etspiritusvitae:

rosiesays:

Oppression is cooking being “women’s work,” while the overwhelming majority of top restaurant chefs are male.

Oppression is fashion being a “silly girl thing,” while the top earning designers and CEOs in fashion are male.

Oppression is reducing women to consumers profiting a male system, even in fields that we supposedly dominate.

this is so fucking important.

(Source: regular-snowflake)

johndarnielle:

pharrfromheaven:

fishbulbsuplex:

El Hijo del Santo vs. Negro Casas

I used to have this photo on my MySpace wall about a decade ago. Probably my two favorite luchadores. Just a great photo of Santo’s wild dive on Casas. 

El Hijo del Santo playing for keeps here

johndarnielle:

pharrfromheaven:

fishbulbsuplex:

El Hijo del Santo vs. Negro Casas

I used to have this photo on my MySpace wall about a decade ago. Probably my two favorite luchadores. Just a great photo of Santo’s wild dive on Casas. 

El Hijo del Santo playing for keeps here

These two.

(Source: fyeahhbogirls)

TIM GUNN’S REACTION HERE IS THE ABSOLUTE CRUX OF THIS FREAKING SERIES I THINK. 

TIM GUNN’S REACTION HERE IS THE ABSOLUTE CRUX OF THIS FREAKING SERIES I THINK. 

electricshawty:

this tweet is everything


Lmaooo half a story ass

electricshawty:

this tweet is everything

Lmaooo half a story ass

perfect

perfect

(Source: airows)

newyorker:

Read about this week’s cover, “Fifty-ninth Street Bridge,” by Eric Drooker: http://nyr.kr/1nadMw8

newyorker:

Read about this week’s cover, “Fifty-ninth Street Bridge,” by Eric Drooker: http://nyr.kr/1nadMw8

(Source: tooshyforsoho)

putthison:

How Clothes Can Make People Treat You Differently
NPR has an interesting story about how some African Americans used turbans to deal with discrimination in the Jim Crow era. An excerpt:

Routté’s experiment began after he traveled to Mobile, Ala., in 1943 for a family engagement. He wasn’t happy with how he was treated.
"I was Jim Crowed here, Jim Crowed there, Jim Crowed all over the place," he later told reporters. "And I didn’t like being Jim Crowed."
So he went back in 1947, with a plan.
Before he boarded the train to Alabama, he put on his spangled turban and velvet robes. When the train reached North Carolina during lunchtime, Routté walked over to the diner car where the only vacant seat was occupied by two white couples.
One of the men said, “Well, what have we got here?” to which Routté replied in his best Swedish accent (he had been the only black student at a Swedish Lutheran college in Illinois), “We have here an apostle of goodwill and love” — leaving them gaping.
And that confusion seemed to work for Routté on the rest of his trip. He dropped in on police officials, the chamber of commerce, merchants — and was treated like royalty.
At a fancy restaurant he asked the staff what would happen if a “Negro gentleman comes in here and sits down to eat.” The reply: “No negro would dare to come in here to eat.”
"I just stroked my chin and ordered my dessert," he said.
[…]
"He didn’t change his color. He just changed his costume, and they treated him like a human," says Luther Routté, who has been a Lutheran pastor for 25 years. It "shows you the kind of myopia that accompanies the whole premise of apartheid or segregation."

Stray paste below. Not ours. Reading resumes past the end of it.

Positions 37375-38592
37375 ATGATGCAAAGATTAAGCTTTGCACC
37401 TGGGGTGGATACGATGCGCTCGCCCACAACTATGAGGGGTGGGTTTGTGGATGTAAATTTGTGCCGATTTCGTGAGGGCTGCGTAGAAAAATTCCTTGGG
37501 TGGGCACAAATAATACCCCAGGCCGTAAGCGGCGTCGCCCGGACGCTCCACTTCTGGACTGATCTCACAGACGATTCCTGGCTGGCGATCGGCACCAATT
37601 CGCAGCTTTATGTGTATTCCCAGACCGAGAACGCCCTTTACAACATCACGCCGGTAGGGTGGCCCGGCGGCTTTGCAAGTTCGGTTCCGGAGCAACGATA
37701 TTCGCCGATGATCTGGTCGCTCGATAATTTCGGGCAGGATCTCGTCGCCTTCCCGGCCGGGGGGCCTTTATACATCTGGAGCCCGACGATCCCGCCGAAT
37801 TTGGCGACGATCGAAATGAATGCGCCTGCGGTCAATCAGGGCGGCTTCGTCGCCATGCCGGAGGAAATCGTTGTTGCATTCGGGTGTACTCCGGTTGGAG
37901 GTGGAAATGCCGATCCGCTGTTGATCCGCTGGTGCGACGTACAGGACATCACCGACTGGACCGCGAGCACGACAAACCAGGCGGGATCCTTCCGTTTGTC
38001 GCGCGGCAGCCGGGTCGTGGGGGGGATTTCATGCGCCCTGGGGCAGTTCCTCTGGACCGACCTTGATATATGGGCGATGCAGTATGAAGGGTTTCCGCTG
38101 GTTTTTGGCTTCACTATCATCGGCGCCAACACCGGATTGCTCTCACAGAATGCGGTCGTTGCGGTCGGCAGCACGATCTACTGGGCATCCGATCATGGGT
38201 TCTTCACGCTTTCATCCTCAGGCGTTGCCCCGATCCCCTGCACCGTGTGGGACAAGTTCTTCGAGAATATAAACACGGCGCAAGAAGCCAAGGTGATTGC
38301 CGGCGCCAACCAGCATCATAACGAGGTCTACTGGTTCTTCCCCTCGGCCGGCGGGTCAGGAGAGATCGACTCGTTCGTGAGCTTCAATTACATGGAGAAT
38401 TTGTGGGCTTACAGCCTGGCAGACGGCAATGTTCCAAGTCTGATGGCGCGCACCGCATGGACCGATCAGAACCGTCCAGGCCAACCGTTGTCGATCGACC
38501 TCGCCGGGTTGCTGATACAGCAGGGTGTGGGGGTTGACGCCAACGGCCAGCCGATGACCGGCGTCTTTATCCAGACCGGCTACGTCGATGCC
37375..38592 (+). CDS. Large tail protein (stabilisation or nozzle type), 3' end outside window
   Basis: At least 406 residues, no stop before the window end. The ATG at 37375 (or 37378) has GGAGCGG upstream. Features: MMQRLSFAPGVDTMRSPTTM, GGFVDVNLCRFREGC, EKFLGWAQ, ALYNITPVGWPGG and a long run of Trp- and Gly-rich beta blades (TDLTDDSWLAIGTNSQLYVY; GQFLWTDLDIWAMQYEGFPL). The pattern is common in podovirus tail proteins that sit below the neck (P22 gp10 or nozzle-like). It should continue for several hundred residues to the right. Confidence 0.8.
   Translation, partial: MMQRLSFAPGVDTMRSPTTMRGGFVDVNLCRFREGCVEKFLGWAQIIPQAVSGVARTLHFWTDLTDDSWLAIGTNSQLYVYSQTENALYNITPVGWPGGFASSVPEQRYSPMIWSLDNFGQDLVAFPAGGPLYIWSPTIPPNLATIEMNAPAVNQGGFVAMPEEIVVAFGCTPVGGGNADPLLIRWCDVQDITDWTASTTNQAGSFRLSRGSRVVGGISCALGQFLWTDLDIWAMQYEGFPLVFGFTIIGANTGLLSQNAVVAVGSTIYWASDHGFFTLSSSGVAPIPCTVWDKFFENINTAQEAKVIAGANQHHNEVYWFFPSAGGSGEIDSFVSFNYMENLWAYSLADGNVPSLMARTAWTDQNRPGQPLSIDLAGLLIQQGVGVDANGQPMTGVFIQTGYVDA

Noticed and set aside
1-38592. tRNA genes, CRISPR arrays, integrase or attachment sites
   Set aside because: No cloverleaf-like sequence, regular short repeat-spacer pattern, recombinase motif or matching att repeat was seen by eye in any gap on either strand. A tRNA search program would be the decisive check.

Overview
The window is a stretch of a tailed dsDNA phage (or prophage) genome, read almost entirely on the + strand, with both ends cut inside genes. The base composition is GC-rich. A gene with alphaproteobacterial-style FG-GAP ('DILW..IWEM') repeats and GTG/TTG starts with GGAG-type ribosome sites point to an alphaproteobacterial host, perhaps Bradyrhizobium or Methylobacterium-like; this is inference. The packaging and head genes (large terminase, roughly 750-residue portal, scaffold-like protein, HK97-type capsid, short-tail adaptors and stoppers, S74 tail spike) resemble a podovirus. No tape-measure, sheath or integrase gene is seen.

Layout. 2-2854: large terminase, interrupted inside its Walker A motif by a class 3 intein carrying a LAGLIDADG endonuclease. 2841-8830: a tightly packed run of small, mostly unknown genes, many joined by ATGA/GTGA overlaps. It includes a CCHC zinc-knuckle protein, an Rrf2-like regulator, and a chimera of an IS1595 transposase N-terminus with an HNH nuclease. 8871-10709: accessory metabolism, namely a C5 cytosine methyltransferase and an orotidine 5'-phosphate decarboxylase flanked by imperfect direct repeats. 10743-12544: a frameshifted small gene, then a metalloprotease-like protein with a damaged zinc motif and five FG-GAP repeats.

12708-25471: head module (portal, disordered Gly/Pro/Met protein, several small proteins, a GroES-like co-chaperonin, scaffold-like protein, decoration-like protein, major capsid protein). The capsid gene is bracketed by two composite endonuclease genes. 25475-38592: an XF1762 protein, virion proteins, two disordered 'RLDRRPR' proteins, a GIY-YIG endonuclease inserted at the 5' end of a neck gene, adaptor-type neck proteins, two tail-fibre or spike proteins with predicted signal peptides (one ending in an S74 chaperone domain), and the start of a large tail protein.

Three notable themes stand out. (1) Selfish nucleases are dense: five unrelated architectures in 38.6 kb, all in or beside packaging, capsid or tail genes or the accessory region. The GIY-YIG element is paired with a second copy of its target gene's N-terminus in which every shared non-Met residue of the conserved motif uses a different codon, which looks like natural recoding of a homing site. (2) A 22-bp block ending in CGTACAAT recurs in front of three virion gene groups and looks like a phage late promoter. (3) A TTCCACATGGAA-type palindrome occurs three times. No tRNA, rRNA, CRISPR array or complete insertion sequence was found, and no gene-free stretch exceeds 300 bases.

Through the “turban trick,” Routté basically transformed himself from a threat to a guest — black to invisible.

You can read the whole story here.

putthison:

How Clothes Can Make People Treat You Differently

NPR has an interesting story about how some African Americans used turbans to deal with discrimination in the Jim Crow era. An excerpt:

Routté’s experiment began after he traveled to Mobile, Ala., in 1943 for a family engagement. He wasn’t happy with how he was treated.

"I was Jim Crowed here, Jim Crowed there, Jim Crowed all over the place," he later told reporters. "And I didn’t like being Jim Crowed."

So he went back in 1947, with a plan.

Before he boarded the train to Alabama, he put on his spangled turban and velvet robes. When the train reached North Carolina during lunchtime, Routté walked over to the diner car where the only vacant seat was occupied by two white couples.

One of the men said, “Well, what have we got here?” to which Routté replied in his best Swedish accent (he had been the only black student at a Swedish Lutheran college in Illinois), “We have here an apostle of goodwill and love” — leaving them gaping.

And that confusion seemed to work for Routté on the rest of his trip. He dropped in on police officials, the chamber of commerce, merchants — and was treated like royalty.

At a fancy restaurant he asked the staff what would happen if a “Negro gentleman comes in here and sits down to eat.” The reply: “No negro would dare to come in here to eat.”

"I just stroked my chin and ordered my dessert," he said.

[…]

"He didn’t change his color. He just changed his costume, and they treated him like a human," says Luther Routté, who has been a Lutheran pastor for 25 years. It "shows you the kind of myopia that accompanies the whole premise of apartheid or segregation."

Through the “turban trick,” Routté basically transformed himself from a threat to a guest — black to invisible.

You can read the whole story here.

newyorker:

Paul Graham visits the Garry Winogrand retrospective at the Met: http://nyr.kr/1mI66Sa

“I love that nothing stopped Garry ethically. You’re not supposed to photograph panhandlers, someone who suffers from dwarfism, or leer at beautiful strange women. He’d just put out his lens and do it.”

Top: El Morocco, New York, 1955. Courtesy of the Metropolitan Museum of Art.

Middle: Coney Island, New York, circa 1952. Courtesy of the Metropolitan Museum of Art.

Bottom: Untitled (Location Unknown), 1963. From the estate of Garry Winogrand, courtesy of Fraenkel Gallery, San Francisco.